(CNN) — Former President Donald Trump’s six years of federal tax returns, long shrouded in secrecy, were released to the public on Friday by the US House Ways and Means Committee, in the culmination of a battle for its disclosure that has reached the Supreme Court. Reached
The results, which span 2015 to 2020, were obtained by the Democratic-led commission a few weeks ago after a protracted legal battle. The commission voted last week to release the statement once sensitive personal information is properly removed.
A CNN team is reviewing the documents, which run into hundreds of pages. The process will take time, but an analysis by the nonpartisan Joint Commission on Taxation released last week showed Trump owed $1.1 million more in combined federal income taxes in 2018 and 2019 than he paid in 2017. $750 in 2020 as opposed to $0 in 2020.
The tax returns have been released after a years-long search for documents usually made public voluntarily by past US presidents. Trump and his legal team have consistently sought to keep his statements secret, arguing that Congress has never exercised its legislative powers to compel the President’s tax returns, which Trump said it has. There can be far reaching effects.
Trump posted a campaign video Friday in response to the decision to release his tax returns, calling the move an “outrageous abuse of power” and “wholly unconstitutional.”
“There is no legitimate legislative purpose for their action. And if you look at what they have done, it is very sad for our country.” “This is just another deranged political witch hunt that has been going on since day one When I went down an escalator in Trump Tower.”
Other Republicans also criticized Democrats’ efforts to search tax returns as politically motivated, with Texas Rep. Kevin Brady, the committee’s top conservative, said a release would amount to “a dangerous new political weapon that goes beyond the former president and nullifies decades of … privacy protections for average Americans since the Watergate reform.”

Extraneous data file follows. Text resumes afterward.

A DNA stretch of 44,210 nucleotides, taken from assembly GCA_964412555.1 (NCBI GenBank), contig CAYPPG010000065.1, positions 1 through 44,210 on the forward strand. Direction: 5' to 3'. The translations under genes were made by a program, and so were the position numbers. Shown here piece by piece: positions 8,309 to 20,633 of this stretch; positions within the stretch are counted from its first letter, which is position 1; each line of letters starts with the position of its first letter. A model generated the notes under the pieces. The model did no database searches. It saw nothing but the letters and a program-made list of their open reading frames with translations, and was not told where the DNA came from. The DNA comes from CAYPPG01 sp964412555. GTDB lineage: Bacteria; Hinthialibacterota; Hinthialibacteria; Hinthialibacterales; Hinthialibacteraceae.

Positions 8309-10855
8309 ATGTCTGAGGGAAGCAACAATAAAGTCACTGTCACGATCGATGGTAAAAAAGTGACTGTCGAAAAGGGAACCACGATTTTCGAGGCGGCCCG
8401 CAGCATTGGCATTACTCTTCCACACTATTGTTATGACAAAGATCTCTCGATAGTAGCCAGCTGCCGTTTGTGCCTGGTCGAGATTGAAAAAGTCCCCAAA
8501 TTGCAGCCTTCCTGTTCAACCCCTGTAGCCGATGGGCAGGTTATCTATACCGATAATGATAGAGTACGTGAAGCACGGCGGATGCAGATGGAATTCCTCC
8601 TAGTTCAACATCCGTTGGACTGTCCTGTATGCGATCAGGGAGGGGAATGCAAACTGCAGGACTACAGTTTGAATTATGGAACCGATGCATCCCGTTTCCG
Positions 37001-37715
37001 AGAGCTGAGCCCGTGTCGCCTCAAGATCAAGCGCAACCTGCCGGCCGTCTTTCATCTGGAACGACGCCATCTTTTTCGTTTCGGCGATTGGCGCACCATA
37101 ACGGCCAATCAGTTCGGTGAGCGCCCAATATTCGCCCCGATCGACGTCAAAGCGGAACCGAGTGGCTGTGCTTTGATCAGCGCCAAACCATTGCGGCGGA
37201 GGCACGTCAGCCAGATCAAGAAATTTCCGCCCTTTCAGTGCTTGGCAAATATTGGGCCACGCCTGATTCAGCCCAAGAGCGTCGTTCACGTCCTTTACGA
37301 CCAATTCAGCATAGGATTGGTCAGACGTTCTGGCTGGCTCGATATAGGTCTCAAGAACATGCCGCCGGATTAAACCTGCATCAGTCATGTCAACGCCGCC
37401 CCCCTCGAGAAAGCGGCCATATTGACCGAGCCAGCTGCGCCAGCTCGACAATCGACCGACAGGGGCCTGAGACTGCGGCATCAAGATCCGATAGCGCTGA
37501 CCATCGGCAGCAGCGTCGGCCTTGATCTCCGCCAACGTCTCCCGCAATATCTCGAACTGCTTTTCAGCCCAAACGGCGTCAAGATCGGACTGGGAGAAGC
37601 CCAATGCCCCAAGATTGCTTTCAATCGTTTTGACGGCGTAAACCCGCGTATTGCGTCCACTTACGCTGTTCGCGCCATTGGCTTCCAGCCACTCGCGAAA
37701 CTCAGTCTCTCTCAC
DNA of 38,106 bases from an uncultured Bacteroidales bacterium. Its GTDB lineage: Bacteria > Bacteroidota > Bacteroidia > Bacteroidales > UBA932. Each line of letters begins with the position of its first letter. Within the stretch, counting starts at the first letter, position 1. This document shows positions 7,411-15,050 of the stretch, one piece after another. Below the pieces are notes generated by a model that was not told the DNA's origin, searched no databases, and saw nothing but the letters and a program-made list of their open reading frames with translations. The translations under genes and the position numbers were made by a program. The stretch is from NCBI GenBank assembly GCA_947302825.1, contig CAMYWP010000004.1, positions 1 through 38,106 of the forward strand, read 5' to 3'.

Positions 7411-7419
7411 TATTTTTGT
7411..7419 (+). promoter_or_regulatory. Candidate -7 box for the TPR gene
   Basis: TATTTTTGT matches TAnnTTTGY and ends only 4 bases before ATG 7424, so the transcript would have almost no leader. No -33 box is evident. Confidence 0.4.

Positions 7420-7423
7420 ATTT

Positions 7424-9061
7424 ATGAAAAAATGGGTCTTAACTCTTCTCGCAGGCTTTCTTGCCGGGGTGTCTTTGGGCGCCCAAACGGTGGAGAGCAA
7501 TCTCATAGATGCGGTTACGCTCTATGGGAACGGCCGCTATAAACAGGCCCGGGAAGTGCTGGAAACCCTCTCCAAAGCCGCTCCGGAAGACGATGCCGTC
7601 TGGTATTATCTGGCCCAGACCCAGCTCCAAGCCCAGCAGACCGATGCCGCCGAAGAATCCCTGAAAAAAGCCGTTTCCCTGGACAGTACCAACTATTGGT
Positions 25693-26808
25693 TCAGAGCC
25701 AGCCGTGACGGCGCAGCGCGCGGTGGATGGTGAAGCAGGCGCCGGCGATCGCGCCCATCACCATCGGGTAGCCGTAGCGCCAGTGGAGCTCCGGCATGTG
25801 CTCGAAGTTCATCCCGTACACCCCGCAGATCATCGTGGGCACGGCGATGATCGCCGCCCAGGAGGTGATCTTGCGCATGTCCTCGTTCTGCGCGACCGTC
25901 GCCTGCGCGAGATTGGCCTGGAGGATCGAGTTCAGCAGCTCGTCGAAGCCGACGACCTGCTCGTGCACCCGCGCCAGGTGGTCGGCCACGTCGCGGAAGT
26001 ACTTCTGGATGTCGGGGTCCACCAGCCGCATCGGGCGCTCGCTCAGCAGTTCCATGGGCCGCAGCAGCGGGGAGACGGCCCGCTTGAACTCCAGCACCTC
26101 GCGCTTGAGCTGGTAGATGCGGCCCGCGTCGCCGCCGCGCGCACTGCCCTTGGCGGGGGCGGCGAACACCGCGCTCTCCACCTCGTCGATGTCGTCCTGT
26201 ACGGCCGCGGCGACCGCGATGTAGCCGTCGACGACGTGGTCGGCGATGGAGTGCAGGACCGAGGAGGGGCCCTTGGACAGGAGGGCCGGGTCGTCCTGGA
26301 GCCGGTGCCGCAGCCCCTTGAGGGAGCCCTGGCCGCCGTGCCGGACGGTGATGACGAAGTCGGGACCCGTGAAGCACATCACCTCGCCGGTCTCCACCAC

The commission, which is responsible for overseeing the IRS and writing tax policy, requested the return under the authority of section 6103 of the US Tax Code. Its report focused primarily on whether Trump’s tax returns were properly audited during his time in office. IRS mandated audit program for US presidents.
The commission found that the IRS opened only one “mandatory” audit during Trump’s tenure: that of his 2016 tax returns. And it wasn’t until the fall of 2019, after commission chairman Richard Neal, a Democrat from Massachusetts, would send a letter requesting the IRS for Trump’s tax returns and information for the first time. The report describes the president’s audit program as “passive.”
Last week, the House passed a bill that would reform the presidential audit process in a largely token vote before Republicans win a majority in the new Congress. The legislation is not expected to be taken up by the Senate before the new Congress is sworn in.
The commission’s report included an analysis of the numbers on each of Trump’s six tax returns by the non-partisan Joint Commission on Taxation (JCT). In the JCT’s findings, it was found that the then-president paid very little federal income tax in 2017, only $750, and nothing in 2020. 2019, as opposed to the amount in 2017 and the $0 he paid in 2020.
Several years before he ran for the presidency, a New York Times investigation revealed that Trump had said he faced huge net operating losses that he was allowed to carry forward and apply to future fiscal years. Granted, thereby greatly reducing or eliminating your annual income tax.
For example, the JCT report states that Trump claimed $105 million in losses on his 2015 tax return, $73 million in 2016, $45 million in 2017 and $23 million in 2018.
The JCT report also raises questions about the accuracy of some large charitable deductions that Trump claimed on multiple tax returns. Contributions to charity can reduce the amount of income tax payable.
While the newly released tax returns won’t indicate Trump’s net worth or the full extent of his financial dealings, they may offer a window into his business profits and losses, whether he has offshore bank accounts and where. He has paid taxes. foreign governments.